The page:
If you were to ask most investment professionals to explain the difference between bitcoin, lowercase, and Bitcoin, upper case, they would probably stare at you blankly.
But for Jan Skoyles, recently promoted from Head of Research to CEO at The Real Asset Company, who provide a platform for retail investors to gain access to the gold bullion markets, the distinction is the basis for a new kind of wealth-management that provides an alternative to the regulated financial services industry.
Bitcoin, upper case, refers to the technology behind the online currency, the fabled “block chain”, rather than the currency itself (bitcoin, lower case), and there are distinct advantages for an investor in the way the technology was built by the mythical Satoshi Nakamoto, Bitcoin’s creator.
The block chain is the public ledger where every bitcoin transaction, however large or small, is recorded; it is updated by so called “miners”, who process transactions at high speed and are rewarded for their efforts with freshly mined bitcoins.
The bitcoin system is widely acknowledged as the most successful attempt yet to create a digital currency operating outside of, and therefore bypassing the fees of, the traditional banking system. Additionally, the limited supply of bitcoins is an excellent feature that differentiates it from fiat currencies, sparing it the vagaries of inflation and deflation caused by government manipulation of the money supply.
So how can Bitcoin, the technology, complement the gold bullion markets and help investor’s better utilize their assets? Jan Skoyles wrote her dissertation on the importance of precious metals to the monetary system, arguing that historically unbacked currencies have tended to last approximately 48 years, but always revert back to the precious metals markets, of which there is a finite supply, as the true determinant of value.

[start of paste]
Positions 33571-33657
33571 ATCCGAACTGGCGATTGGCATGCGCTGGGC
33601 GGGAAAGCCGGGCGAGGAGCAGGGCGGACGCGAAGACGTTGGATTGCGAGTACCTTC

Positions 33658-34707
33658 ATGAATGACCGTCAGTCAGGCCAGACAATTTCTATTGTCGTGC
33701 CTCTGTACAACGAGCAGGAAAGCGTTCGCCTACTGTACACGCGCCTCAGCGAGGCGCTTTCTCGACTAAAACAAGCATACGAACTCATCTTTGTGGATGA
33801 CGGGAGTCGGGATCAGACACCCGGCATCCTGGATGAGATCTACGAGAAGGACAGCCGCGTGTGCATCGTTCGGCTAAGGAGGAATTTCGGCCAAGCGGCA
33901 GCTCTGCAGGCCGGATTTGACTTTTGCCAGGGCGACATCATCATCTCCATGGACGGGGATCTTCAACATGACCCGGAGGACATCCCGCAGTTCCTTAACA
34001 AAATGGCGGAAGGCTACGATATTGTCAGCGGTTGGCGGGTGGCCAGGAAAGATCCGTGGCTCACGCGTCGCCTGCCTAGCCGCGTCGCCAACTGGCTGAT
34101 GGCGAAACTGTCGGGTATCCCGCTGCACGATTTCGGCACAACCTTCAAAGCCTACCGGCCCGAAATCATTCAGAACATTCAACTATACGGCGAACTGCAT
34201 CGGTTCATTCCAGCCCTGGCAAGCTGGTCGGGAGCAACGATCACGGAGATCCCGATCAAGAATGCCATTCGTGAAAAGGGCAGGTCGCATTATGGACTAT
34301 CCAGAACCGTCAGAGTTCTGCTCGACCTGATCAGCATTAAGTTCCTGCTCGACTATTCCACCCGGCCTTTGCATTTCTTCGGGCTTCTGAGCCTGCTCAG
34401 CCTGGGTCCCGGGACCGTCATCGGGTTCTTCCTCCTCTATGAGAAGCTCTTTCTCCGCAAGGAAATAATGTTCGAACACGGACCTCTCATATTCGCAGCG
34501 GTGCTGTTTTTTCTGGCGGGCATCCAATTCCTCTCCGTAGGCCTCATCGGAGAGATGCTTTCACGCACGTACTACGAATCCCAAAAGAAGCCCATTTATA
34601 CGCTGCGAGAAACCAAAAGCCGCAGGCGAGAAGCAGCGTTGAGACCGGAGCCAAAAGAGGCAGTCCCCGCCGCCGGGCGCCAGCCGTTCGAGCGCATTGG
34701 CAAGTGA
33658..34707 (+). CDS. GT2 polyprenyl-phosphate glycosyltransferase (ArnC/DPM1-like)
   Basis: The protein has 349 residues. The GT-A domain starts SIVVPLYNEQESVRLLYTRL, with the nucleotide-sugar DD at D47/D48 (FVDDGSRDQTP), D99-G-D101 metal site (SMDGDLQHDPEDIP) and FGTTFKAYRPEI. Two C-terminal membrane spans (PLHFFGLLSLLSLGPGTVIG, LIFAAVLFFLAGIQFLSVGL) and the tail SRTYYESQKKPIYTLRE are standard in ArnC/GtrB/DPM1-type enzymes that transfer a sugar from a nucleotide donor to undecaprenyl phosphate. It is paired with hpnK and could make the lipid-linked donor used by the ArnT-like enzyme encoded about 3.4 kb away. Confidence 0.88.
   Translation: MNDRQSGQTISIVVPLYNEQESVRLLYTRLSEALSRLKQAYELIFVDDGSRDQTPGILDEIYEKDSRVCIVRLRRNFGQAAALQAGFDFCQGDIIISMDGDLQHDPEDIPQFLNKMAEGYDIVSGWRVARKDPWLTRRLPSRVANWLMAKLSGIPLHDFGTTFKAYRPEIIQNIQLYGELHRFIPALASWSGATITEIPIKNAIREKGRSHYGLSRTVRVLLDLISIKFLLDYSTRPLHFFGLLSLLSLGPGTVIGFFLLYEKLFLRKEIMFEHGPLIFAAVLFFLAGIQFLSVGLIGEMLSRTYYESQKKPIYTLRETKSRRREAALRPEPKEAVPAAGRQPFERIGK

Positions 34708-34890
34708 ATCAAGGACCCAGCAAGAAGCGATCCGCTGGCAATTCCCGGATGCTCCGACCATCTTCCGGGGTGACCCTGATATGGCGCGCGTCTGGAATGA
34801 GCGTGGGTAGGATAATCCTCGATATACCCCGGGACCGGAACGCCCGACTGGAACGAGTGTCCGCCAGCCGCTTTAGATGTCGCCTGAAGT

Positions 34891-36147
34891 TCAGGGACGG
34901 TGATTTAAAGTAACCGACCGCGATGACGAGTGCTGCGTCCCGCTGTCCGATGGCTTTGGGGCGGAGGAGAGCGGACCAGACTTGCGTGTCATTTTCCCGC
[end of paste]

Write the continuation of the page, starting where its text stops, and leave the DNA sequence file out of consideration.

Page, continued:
Deutsch: Goldbarren mit einem Gewicht von 12,5 kg. Goldbarren dieser Größe befinden sich meist nur im Besitz von Zentralbanken Polski: Sztabka złota ważąca 12,5 kg. Własność Narodowego Banku Polskiego. (Photo credit: Wikipedia)
One of the chief issues that has prevented investors embracing bitcoins as readily as they might have done lies in the wild fluctuations in price caused by market sentiment, often in reaction to some of the doubtful uses which the digital currency has been put to, think Silk Road, or due to doubts about its long term future, or because of government intervention. But there are no such doubts about precious metals, which have been regarded as a safe haven almost since the dawn of time.
Purchasing gold is generally regarded as a cautious move by Western finance standards, but has become an increasingly popular trend amongst the Chinese and Indian emerging middle classes, who are more risk averse and generally interested in keeping hold of what they have rather than speculating with it. In the US, and Europe in particular, austerity has persuaded many to follow suit.
Jan’s argument therefore that there is demand for both a gold-backed currency, and a fully-transparent and accessible gold-trading system, is a persuasive one. By recording gold purchases on a block chain style ledger, the currency can be used not only as a medium of exchange, but also to facilitate gold ownership, and challenge the status quo for clearing and settlement in the gold market. In other words, you can buy your gold, and you can spend it too.
‘People don’t like to think about the fact that once you have deposited your money into a bank account, it is no longer legally yours”, Jan explains, “as more people realize this they are encouraged to divert their funds elsewhere”. She cites as evidence the recent spate of “bail-ins” carried out by the Cypriot government, where money was lifted directly from people’s bank accounts to ensure the government did not default on its spiraling debts.
“The lack of real alternatives when it comes to depositing excess cash is what props up the existing banking system, but Bitcoin technology and gold can complement one another. I often hear people discussing their finances, bemoaning the fact that rates of interest are going up, “but what can you do?” they shrug. A gold-backed currency is an alternative way to diversify your savings.”